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How do I solve linear equations?
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Remember that when you are solving for $x$ in a linear equation (that means that $x$ does not have any exponents) you need to take all the numbers to one side and all the $x^{\prime} s$ to the other side.
For example: Solve for $\mathrm{x}$ :
$4 x+5=7-2(-2 x-5)$
First multiply out the bracket on the right:
$4 x+5=7+4 x+10$ Remember that a negative times a negative is a positive.
when we take the $x$ 's to the one side we notice that they cancel:
$4 x-4 x+5=17$
This means that there is no real solution for $x$, or $x$ does not exist. The two sides of the equation are not equal to each other.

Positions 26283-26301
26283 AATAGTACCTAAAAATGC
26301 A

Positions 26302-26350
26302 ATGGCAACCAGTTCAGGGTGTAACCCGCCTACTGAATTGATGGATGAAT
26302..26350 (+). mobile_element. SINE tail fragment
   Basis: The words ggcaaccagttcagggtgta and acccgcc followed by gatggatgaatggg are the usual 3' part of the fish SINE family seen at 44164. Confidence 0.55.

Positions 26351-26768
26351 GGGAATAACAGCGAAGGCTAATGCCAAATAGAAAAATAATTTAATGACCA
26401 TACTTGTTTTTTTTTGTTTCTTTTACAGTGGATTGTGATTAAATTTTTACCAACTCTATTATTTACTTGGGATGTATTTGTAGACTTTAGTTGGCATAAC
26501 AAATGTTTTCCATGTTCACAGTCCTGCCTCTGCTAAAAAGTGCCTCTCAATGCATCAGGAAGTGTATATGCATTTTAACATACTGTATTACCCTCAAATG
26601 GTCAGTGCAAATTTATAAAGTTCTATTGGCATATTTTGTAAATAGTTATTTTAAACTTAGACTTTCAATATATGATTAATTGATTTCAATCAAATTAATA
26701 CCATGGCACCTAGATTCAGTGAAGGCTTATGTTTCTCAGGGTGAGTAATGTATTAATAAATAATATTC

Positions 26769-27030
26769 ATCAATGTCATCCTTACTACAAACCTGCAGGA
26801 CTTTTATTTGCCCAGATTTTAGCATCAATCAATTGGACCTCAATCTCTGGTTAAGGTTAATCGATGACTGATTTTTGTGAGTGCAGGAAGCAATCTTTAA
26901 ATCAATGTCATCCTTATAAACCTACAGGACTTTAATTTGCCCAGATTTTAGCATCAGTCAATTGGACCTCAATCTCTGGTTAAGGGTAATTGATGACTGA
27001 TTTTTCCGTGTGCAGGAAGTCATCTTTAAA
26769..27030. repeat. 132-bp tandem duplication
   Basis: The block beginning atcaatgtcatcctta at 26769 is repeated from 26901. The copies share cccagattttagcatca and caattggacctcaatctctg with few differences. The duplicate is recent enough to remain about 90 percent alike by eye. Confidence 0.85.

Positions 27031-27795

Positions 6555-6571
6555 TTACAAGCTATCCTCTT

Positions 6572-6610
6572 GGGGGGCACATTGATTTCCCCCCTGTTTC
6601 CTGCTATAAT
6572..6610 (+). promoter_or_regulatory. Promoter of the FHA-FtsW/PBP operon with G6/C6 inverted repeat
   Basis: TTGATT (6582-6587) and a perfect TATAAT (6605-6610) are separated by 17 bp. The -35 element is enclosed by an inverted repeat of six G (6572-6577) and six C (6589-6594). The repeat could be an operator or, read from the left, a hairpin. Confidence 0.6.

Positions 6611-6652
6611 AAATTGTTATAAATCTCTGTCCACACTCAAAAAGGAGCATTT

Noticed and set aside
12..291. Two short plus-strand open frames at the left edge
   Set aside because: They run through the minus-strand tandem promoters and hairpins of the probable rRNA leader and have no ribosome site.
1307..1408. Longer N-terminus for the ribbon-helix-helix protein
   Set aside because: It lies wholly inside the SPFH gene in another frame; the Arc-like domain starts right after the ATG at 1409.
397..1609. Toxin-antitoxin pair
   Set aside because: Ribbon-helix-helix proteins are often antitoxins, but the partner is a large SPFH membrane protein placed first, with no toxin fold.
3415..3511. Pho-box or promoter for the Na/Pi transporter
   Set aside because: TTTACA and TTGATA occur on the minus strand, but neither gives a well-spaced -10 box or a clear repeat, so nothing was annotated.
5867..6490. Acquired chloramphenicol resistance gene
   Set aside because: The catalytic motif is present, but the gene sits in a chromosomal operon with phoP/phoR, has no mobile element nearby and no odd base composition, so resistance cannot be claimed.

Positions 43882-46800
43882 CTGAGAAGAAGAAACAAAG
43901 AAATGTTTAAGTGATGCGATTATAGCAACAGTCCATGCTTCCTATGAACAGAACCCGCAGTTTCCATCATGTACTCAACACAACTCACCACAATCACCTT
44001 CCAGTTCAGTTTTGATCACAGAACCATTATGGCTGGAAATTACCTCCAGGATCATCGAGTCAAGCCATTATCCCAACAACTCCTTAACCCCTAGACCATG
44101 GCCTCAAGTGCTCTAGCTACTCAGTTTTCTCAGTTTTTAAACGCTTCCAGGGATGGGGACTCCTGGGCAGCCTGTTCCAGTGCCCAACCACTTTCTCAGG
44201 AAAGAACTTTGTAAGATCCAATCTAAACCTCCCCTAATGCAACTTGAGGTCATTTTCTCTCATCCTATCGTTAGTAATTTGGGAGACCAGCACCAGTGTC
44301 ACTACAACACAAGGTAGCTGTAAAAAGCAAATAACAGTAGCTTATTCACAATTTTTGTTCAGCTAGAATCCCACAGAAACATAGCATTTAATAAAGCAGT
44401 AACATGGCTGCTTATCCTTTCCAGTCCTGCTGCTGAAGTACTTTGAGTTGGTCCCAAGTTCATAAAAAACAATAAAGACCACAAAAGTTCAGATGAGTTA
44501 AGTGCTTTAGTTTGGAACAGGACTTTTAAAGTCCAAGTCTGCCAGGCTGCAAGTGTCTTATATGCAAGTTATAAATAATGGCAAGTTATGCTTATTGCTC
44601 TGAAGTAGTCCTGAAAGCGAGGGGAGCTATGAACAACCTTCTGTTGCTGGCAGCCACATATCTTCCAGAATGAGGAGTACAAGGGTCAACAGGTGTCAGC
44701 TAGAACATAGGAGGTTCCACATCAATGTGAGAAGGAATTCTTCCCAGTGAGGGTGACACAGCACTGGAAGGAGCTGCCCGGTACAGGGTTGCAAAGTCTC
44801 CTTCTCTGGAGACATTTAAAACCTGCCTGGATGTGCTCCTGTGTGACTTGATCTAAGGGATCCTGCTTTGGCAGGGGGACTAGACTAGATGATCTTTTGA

If we changed the equation to say:
$4 x+5=7+2(-2 x-5)$
Then we could solve for $x$ (Remember you cant change the equation in the exam - try to answer the question given to you. If the teacher realises that the question is wrong when she/he starts to mark it - you will get the marks anyway).
$4 x+5=7-4 x-10$
$4 x+4 x=7-10-5 \quad$ Take the $x$ 's to one side and the numbers (or constants) to the other side.
$\begin{array}{ll}8 x=-8 & \text { Now divide both sides by the number attached to the } x \\ x=-1 & \text { Now you have your final answer }\end{array}$
by Diamond (66,975 points)

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